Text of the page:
The controversial security law in France is being criticized for violating the press freedom and right to privacy as well as due to concerns of rising police violence in the country.

The draft law was passed in the National Assembly on Wednesday with 288 votes in favor, 104 against and 66 abstentions.

The text will now move to the Senate in January for examination.

The controversial bill prohibits and penalizes taking of photos of police and law enforcement personnel in the line of duty and disseminating those photos in the press.

It also allows the municipalities to increase the powers of the security forces, and the police and gendarmerie to use special surveillance devices.

Although the bill was initially prepared as a report by the members of the ruling party Republican March (LREM), founded by French President Emmanuel Macron, later LREM MPs Alice Thourot and Jean-Michel Fauvergue turned the report into a draft bill on Sept. 11, 2018.

The bill sparked multiple protests over the weekend as the police violence against journalists and protesters were recorded, which again led to heated debates over the new legislation.

Despite the protests, Interior Minister Gerald Darmanin defended the bill saying the security forces were in danger and the bill protected the police and gendarmerie from being targeted.

What does new security bill bring?

The first part of the security bill contains articles on the organization of security forces at the municipal level.

Article 4 particularly identifies situations which allows establishment of a special municipal security force that can immediately intervene in demonstrations and protests in Paris.

Articles 7 to 19 propose to structure and strengthen the private security sector.

The most controversial part of the bill includes Articles 20-27.

Articles 20 to 22 allow security forces to have easier access to surveillance footage and to use personal or drone cameras in social events or in operations.

At the heart of the controversy is Article 24, which defends law enforcement by prohibiting anyone from taking photos of officers in the line of duty and disseminating those images online and in the press. Violators may face a year-long prison sentence and a €45,000 ($53,530) fine. The article suggests that publishing images of the police officers would be illegal if there is an intent to harm the “physical or mental integrity” of the officer.

The 25th article of the draft law stipulates the removal of the restrictions on the security forces carrying their weapons in public, while the 26th article regulates the conditions for the gendarmerie to use weapons.

The 25th article of the draft law stipulates the removal of the restrictions on the security forces carrying their weapons in public, while the 26th article regulates the conditions for the gendarmerie to carry weapons.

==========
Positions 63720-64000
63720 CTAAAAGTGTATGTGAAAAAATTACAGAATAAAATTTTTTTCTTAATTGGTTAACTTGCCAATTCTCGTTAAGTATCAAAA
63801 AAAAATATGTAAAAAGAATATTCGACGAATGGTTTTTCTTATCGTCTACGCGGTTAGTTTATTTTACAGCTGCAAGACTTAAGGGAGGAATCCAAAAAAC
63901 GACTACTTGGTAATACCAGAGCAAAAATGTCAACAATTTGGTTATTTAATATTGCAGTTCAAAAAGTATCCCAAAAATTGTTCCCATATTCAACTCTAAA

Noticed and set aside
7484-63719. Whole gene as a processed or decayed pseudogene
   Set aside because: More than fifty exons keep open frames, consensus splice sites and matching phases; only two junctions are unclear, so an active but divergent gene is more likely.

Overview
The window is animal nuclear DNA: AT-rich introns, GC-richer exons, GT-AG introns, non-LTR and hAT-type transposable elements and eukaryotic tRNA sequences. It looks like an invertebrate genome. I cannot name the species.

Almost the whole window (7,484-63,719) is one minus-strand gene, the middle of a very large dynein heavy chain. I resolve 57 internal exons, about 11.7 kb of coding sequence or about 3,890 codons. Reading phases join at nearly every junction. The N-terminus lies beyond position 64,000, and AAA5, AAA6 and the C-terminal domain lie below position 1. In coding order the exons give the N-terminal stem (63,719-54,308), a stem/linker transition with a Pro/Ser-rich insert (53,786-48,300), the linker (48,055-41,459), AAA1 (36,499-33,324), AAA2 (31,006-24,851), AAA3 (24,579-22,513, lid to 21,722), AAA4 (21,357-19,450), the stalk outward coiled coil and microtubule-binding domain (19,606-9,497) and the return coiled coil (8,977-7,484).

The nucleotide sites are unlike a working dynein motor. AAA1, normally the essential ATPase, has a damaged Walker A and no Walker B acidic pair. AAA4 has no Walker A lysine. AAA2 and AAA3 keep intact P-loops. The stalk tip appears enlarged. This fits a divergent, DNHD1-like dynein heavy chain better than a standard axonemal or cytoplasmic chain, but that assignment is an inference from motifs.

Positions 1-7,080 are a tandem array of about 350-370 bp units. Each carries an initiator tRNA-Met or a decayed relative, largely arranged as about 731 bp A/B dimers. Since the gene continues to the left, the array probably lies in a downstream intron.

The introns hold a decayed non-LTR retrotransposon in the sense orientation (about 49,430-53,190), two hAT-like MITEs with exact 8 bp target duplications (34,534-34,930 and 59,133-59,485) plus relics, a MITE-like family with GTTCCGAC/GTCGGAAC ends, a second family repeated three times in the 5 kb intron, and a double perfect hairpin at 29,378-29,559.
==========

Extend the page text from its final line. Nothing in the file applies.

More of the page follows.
The draft, which consists of 32 articles in total, contains details on the safety of transportation and road traffic in the 28th and 29th articles, while some articles include the details of the criminal law and the necessary arrangements in the relevant laws.

The Article 24 particularly caused heated debates and protests throughout the country, with many say this will restrict the rights of journalists and increase the police violence against them and allow the police forces to cover the violence up.

The Articles 20 to 22 also raised concerns about police surveillance.

The Reporters Without Borders says the term “intent” in Article 24 is too vague and open to interpretation, adding that it is hard to decide which situations would constitute “intent to harm”.

“Any photos or video showing identifiable police officers that are published or broadcast by critical media outlets or are accompanied by critical comments could find themselves being accused of seeking to harm these police officers,” the group said.

Claire Hedon, a human rights activist and an independent ombudsman, said the legislation poses “considerable risks” to the right to privacy and freedom of information.

Human rights defenders also warn that Article 20 of the draft law allows security forces to access personal camera footage more easily, which would lead to the violation of the EU commitments as well as Articles 2 and 8 of the 1789 Declaration of the Human Rights, which guarantee the respect for private life.

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